Spain: Tapas alfresco

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    A shared meal in Templo de Debod park, Madrid.
    Andrés Cala
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A local, slice-of-life story from a Monitor correspondent.

MADRID – This relaxed and sunny metropolis of 3.2 million people dotted with terraces, bars, and blustery streets, is adapting to bad times.

Its economy is in freefall and unemployment on the rise. The latter reached almost 12 percent rate at the end of the first quarter of 2009, still better than the 17 percent rate for the entire country, which doubles that of its European peers.

Tabletops are increasingly empty despite attractive price cuts for menus and spring temperatures settling in. But that doesn’t mean the tapas culture is threatened. Madrilenians have just moved their feasting outside to the parks.

Whether it’s overlooking the Royal Palace or the city lights, any patch of grass is good for groups to share drinks and food. Even executive-type loners are heading to the sunshine with boxes of home-cooked lunch to save on daily meals.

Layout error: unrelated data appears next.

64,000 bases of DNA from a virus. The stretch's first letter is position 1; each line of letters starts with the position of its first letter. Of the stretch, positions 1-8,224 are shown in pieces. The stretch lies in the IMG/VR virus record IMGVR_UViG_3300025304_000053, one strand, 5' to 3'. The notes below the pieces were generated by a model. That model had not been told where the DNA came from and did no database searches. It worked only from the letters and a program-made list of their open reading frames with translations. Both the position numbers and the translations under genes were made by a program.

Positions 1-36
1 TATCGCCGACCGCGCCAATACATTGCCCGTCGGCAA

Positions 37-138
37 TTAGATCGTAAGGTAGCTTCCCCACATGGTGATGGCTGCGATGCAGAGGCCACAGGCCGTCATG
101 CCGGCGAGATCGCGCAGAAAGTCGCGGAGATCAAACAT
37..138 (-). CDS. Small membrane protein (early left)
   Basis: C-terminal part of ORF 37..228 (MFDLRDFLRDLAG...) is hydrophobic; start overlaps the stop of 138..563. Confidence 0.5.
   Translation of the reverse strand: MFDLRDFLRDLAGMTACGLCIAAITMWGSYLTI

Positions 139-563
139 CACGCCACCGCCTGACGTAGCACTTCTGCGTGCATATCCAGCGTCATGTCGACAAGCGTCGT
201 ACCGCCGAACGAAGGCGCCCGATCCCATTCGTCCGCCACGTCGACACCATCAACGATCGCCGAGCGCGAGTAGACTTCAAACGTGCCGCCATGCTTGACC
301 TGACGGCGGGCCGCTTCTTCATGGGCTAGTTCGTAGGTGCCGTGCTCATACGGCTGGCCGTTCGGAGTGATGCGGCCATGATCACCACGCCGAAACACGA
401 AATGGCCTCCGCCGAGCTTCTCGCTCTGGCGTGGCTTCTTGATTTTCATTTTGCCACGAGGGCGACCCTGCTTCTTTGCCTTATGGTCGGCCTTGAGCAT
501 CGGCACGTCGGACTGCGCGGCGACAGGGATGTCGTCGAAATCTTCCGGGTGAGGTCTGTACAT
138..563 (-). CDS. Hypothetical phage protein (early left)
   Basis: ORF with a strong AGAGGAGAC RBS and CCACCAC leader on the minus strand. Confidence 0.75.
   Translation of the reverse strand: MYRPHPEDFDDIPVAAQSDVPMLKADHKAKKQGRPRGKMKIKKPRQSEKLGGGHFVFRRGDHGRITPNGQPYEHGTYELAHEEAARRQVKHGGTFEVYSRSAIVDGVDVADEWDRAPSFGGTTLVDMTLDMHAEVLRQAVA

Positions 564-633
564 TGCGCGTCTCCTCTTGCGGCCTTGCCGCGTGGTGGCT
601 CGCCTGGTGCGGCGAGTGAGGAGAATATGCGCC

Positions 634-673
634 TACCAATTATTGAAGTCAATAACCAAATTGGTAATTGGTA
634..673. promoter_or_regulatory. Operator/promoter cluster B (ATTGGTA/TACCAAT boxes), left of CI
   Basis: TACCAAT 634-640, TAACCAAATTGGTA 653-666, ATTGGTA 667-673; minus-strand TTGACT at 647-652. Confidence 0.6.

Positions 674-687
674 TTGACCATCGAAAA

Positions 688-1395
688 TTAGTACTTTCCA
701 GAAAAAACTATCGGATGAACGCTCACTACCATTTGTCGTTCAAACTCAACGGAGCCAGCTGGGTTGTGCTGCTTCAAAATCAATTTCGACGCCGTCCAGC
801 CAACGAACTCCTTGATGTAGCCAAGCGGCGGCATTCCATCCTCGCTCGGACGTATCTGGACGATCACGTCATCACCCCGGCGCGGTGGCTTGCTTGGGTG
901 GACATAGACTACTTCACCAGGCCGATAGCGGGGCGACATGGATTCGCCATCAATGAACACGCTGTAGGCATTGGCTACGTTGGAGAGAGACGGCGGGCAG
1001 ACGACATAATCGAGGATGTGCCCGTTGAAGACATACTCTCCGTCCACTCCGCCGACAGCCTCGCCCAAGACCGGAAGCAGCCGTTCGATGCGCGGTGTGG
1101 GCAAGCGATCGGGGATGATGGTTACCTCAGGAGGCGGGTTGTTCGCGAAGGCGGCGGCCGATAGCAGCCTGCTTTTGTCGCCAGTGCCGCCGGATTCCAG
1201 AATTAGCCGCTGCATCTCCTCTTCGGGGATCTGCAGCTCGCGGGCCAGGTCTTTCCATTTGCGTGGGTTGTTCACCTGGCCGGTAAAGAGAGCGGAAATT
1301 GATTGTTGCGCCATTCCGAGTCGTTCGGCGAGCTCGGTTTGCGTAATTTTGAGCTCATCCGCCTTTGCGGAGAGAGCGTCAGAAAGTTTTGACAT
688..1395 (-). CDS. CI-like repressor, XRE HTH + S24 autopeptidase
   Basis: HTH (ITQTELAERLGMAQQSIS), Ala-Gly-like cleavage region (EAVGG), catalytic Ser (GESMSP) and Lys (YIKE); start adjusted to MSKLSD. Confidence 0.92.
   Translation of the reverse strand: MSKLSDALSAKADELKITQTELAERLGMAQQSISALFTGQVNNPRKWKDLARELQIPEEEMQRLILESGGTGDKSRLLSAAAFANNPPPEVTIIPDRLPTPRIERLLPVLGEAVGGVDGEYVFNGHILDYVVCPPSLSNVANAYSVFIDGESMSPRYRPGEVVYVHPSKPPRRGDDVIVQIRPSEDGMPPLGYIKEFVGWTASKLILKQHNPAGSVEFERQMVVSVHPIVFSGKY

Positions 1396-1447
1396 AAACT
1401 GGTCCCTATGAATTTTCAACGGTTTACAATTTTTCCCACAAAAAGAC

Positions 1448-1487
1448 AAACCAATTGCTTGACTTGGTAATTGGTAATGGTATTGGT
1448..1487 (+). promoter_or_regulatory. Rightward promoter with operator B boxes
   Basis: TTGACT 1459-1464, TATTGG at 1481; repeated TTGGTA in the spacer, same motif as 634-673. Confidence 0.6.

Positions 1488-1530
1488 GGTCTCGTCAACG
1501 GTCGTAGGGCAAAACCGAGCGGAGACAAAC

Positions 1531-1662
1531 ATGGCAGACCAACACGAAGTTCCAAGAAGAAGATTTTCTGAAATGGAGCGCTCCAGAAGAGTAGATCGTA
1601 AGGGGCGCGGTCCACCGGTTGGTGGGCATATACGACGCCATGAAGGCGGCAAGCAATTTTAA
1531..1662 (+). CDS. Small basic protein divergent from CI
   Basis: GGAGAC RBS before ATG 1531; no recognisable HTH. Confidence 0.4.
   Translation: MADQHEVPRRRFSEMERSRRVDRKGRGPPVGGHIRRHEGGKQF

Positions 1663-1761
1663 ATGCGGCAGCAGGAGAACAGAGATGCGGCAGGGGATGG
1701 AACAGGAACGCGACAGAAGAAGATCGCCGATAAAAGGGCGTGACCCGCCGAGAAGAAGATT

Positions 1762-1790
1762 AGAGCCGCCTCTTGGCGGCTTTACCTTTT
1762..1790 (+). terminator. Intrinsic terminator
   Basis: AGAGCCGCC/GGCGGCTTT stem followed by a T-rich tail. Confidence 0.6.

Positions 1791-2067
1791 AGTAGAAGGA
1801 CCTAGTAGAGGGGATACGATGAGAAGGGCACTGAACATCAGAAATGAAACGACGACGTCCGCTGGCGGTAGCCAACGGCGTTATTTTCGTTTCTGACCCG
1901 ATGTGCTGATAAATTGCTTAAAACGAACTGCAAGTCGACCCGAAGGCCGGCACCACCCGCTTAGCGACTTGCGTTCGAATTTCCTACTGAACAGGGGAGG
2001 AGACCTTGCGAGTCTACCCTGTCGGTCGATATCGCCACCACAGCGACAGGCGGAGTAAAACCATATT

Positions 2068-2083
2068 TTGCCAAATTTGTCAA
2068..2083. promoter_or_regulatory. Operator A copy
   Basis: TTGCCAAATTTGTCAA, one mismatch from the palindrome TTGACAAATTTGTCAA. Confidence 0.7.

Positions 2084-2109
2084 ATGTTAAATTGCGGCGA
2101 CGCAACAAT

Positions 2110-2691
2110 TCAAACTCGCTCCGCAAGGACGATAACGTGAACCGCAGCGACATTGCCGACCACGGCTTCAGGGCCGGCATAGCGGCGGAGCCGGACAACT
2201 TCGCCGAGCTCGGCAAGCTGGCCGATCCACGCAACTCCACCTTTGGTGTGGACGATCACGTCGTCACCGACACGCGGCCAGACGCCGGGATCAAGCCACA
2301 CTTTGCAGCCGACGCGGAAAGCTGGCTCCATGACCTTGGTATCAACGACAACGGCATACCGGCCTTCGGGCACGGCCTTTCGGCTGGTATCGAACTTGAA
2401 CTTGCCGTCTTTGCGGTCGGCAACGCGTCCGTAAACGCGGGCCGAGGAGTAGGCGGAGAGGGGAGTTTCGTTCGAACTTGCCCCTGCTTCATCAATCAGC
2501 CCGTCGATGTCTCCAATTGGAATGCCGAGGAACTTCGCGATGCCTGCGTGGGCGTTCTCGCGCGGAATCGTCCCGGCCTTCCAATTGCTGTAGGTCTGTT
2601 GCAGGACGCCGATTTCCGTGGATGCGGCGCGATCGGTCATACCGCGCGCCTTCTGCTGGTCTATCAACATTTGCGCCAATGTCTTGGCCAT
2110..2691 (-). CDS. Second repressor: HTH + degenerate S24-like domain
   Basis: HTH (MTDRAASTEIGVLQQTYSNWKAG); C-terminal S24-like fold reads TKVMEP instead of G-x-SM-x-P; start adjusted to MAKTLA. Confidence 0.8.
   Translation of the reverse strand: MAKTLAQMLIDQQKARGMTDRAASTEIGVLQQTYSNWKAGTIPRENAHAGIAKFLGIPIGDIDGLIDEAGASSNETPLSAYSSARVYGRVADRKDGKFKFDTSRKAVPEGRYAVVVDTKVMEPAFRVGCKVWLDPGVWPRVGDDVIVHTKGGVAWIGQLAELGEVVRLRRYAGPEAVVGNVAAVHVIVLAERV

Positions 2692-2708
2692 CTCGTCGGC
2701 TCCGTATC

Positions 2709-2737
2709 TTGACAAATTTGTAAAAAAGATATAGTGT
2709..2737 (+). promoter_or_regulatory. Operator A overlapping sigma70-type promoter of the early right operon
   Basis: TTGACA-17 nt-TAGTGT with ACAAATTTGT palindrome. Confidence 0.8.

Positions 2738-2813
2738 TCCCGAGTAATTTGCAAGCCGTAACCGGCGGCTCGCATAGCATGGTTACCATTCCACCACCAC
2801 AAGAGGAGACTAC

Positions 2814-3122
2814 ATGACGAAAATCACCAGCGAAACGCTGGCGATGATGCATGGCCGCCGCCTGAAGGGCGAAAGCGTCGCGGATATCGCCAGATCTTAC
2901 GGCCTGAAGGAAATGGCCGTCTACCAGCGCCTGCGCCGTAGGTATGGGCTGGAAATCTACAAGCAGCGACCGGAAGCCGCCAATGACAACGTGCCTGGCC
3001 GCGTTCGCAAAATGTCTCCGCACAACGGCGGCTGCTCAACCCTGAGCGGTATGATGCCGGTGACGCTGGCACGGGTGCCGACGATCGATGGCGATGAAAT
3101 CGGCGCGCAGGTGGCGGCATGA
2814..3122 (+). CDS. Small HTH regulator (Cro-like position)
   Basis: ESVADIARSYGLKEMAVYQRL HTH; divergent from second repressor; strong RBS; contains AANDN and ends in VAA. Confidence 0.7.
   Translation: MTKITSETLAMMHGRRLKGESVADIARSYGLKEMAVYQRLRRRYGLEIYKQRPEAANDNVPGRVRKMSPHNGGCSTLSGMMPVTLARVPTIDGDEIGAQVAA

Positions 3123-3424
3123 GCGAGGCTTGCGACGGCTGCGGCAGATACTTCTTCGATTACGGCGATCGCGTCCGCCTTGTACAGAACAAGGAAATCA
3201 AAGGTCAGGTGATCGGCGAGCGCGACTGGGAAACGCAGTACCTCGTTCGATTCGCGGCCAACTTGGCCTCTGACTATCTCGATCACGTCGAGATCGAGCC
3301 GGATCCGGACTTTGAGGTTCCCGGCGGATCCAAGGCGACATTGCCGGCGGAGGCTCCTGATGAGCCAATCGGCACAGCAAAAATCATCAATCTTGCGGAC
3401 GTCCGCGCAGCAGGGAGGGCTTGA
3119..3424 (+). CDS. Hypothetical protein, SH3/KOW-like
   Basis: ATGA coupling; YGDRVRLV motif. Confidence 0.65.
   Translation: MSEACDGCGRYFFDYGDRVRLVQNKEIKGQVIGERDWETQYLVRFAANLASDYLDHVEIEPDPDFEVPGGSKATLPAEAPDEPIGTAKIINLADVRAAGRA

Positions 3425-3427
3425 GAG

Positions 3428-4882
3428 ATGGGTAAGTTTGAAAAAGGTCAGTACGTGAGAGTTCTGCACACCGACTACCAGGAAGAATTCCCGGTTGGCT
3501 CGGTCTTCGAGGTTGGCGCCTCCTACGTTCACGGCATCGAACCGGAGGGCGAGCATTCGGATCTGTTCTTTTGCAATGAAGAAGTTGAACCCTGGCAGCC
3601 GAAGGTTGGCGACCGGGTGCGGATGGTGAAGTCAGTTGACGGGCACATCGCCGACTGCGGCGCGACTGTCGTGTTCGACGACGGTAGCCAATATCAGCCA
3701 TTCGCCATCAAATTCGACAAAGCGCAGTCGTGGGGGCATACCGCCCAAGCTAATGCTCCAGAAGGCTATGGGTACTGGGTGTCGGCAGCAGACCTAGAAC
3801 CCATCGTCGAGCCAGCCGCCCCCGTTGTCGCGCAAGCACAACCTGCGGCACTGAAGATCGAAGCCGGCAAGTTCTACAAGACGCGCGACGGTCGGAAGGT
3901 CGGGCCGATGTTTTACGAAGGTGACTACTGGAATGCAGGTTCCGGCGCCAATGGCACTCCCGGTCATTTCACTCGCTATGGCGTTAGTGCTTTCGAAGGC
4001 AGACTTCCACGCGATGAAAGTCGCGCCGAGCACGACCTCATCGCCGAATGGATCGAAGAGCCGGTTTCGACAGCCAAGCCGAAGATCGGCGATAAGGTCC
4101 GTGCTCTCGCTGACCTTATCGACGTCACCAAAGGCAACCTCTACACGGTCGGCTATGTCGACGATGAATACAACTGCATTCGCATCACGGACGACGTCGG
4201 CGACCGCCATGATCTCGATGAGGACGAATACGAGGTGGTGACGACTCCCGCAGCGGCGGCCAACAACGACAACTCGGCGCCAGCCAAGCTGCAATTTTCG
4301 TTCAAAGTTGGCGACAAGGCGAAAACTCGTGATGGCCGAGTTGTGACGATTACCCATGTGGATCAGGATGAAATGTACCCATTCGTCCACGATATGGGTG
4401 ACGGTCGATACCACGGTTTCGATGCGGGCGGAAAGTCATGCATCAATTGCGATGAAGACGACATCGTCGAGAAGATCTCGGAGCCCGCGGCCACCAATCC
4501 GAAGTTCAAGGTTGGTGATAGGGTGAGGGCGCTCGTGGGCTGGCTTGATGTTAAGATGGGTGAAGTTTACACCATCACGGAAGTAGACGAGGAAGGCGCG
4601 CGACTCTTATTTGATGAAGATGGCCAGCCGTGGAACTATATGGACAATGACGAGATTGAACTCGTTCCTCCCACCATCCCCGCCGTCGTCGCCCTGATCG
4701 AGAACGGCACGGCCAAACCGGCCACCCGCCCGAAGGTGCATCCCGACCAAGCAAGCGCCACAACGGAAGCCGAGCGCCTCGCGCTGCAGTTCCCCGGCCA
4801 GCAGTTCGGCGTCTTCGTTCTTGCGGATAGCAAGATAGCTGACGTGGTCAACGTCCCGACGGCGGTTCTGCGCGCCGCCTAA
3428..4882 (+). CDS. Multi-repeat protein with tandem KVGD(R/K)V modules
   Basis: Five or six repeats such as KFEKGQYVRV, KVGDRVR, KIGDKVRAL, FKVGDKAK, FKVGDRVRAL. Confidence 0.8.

Traditionally, the tapas bars swarm with crowds seven days a week, especially after work and on weekends. There are more such bars per capita in Spain than just about anywhere else. That fact follows a Mediterranean socializing trait: “work to live” instead of “live to work.”

And in Madrid, for less than $2 you get a drink and tapa (mini appetizer) to share, from nuts and olives to elaborate canapés. (In many parts of Spain, tapas come at a price.) To be honest, a lot of places seem to have also simplified their tapas dishes lately, serving peanuts instead of cured ham, for instance.

And it is nice to share the sunset with dozens of people outside on the grass.

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